MORE GENERALLY, however, we don’t need to rely on downloading the root.zone zone file to learn what name servers are in (or out) of bailiwick for TLDs. Since we’ve bootstrapped the root zone, we can just ask the trusted root name servers (or passively watch existing traffic to those name servers), and let those trusted servers tell us what name servers we should, in-turn, trust for any specific TLD. For example, actively querying for the biz TLD:

$ dig +aaonly +norecurse biz @h.root-servers.net

;biz.                IN    A

biz.            172800    IN    NS    a.gtld.biz.
biz.            172800    IN    NS    b.gtld.biz.
biz.            172800    IN    NS    c.gtld.biz.
biz.            172800    IN    NS    e.gtld.biz.
biz.            172800    IN    NS    f.gtld.biz.
biz.            172800    IN    NS    k.gtld.biz.

a.gtld.biz.        172800    IN    AAAA    2001:502:ad09::30
f.gtld.biz.        172800    IN    AAAA    2001:500:3682::12
k.gtld.biz.        172800    IN    AAAA    2001:503:e239::3:2
a.gtld.biz.        172800    IN    A
b.gtld.biz.        172800    IN    A
c.gtld.biz.        172800    IN    A
e.gtld.biz.        172800    IN    A
f.gtld.biz.        172800    IN    A
k.gtld.biz.        172800    IN    A


6. What About Finding In-Bailiwick Name Servers for 2nd-Level Domains?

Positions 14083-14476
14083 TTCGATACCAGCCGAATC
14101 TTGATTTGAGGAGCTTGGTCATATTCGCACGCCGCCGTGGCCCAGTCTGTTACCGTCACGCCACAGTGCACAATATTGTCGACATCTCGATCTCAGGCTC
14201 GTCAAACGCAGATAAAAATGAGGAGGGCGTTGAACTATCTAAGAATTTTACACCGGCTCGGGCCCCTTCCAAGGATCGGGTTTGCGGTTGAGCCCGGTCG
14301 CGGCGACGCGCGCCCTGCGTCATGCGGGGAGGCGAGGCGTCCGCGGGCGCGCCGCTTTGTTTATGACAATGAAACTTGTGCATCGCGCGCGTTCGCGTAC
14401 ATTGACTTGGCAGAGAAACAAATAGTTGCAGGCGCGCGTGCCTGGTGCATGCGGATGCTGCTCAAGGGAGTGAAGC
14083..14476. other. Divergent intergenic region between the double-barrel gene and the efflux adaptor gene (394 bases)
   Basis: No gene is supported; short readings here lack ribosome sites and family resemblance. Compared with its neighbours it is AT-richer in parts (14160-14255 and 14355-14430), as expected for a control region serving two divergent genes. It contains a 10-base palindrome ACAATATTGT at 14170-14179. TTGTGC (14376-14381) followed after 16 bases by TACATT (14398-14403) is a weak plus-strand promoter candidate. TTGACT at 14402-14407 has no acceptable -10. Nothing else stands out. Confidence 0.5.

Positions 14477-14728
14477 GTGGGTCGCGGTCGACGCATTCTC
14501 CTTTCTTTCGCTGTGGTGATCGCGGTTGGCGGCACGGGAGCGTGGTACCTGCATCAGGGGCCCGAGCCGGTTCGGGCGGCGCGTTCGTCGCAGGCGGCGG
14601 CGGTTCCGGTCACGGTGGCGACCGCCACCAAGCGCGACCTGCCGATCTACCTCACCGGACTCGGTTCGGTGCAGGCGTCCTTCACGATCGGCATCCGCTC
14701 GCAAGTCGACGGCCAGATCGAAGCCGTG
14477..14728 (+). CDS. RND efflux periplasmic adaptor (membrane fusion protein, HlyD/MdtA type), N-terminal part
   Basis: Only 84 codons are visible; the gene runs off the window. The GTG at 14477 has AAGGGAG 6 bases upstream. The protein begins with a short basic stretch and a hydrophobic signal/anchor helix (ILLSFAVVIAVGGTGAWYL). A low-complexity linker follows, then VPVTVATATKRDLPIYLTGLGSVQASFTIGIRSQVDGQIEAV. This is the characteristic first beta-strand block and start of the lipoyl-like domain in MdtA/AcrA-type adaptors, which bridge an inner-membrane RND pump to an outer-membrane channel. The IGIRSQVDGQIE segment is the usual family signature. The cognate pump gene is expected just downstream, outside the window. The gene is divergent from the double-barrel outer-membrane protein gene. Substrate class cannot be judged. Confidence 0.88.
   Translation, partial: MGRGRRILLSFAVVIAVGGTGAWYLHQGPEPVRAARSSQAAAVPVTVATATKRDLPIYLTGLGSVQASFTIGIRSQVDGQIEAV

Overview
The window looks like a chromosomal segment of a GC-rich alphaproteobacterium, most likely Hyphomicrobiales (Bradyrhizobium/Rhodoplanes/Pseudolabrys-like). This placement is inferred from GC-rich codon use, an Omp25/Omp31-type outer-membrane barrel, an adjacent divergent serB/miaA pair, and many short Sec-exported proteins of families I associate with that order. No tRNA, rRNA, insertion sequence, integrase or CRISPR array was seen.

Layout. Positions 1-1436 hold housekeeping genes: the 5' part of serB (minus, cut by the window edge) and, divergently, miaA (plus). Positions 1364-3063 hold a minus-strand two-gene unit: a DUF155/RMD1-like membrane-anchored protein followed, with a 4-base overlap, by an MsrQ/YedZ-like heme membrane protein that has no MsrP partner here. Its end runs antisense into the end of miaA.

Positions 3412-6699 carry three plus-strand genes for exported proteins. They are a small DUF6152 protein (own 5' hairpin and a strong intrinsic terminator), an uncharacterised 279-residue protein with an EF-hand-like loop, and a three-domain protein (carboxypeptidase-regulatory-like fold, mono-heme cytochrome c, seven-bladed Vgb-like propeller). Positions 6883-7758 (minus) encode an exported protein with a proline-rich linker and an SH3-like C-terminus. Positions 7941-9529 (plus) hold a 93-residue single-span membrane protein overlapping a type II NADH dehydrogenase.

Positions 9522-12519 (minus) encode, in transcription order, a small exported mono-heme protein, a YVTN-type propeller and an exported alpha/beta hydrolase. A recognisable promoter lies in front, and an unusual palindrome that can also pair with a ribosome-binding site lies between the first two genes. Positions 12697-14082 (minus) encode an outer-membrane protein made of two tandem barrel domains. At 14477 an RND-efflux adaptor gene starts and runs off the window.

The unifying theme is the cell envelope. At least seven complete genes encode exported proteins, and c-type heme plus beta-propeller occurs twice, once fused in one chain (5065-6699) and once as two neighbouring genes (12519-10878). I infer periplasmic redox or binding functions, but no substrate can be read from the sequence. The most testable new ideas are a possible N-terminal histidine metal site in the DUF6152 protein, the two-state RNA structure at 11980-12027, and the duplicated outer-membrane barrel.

In-bailiwick name servers for the hundreds of millions of 2nd-level domains are too numerous and too dynamic to efficiently load via a static file (although TLD Zone File Access Program files do exist and do have the data that’s needed if you wanted to try to do that).

In reality, however, the information that Farsight needs for bailiwick filtering 2nd-level domains will typically get bootstrapped from observed sensor traffic.

As an exercise, however, we could directly query the appopriate TLD server for a 2nd-level domain of interest. For example, if we wanted to find what name servers are in-bailiwick for the arbitrarily-selected domain panasonic.biz, we could ask one of the biz nameservers we found for the biz TLD in part 5 of this article:

$ dig +aaonly +norecurse panasonic.biz NS @a.gtld.biz

;panasonic.biz.            IN    NS

PANASONIC.biz.        7200    IN    NS    A1-35.AKAM.NET.
PANASONIC.biz.        7200    IN    NS    A10-64.AKAM.NET.
PANASONIC.biz.        7200    IN    NS    A12-66.AKAM.NET.
PANASONIC.biz.        7200    IN    NS    A16-64.AKAM.NET.
PANASONIC.biz.        7200    IN    NS    A11-65.AKAM.NET.
PANASONIC.biz.        7200    IN    NS    A13-67.AKAM.NET.

Fortunately we don’t need to do that sort of thing by hand; it gets handled automatically for us by DNSDB.

7. Conclusion

We know that this has been a rather long answer to what sounded like a short and simple question, but we hope that you’ve come away from this post with a better understanding of what bailiwicks are, why they’re important to the accuracy and usability of Farsight Security’s DNSDB passive DNS data, and how they can help your DNSDB investigations.

For more information about obtaining access to DNSDB, please contact Farsight Security, Inc., Sales at https://www.farsightsecurity.com/order-services/.

Joe St Sauver, Ph.D. is a Scientist with Farsight Security, Inc.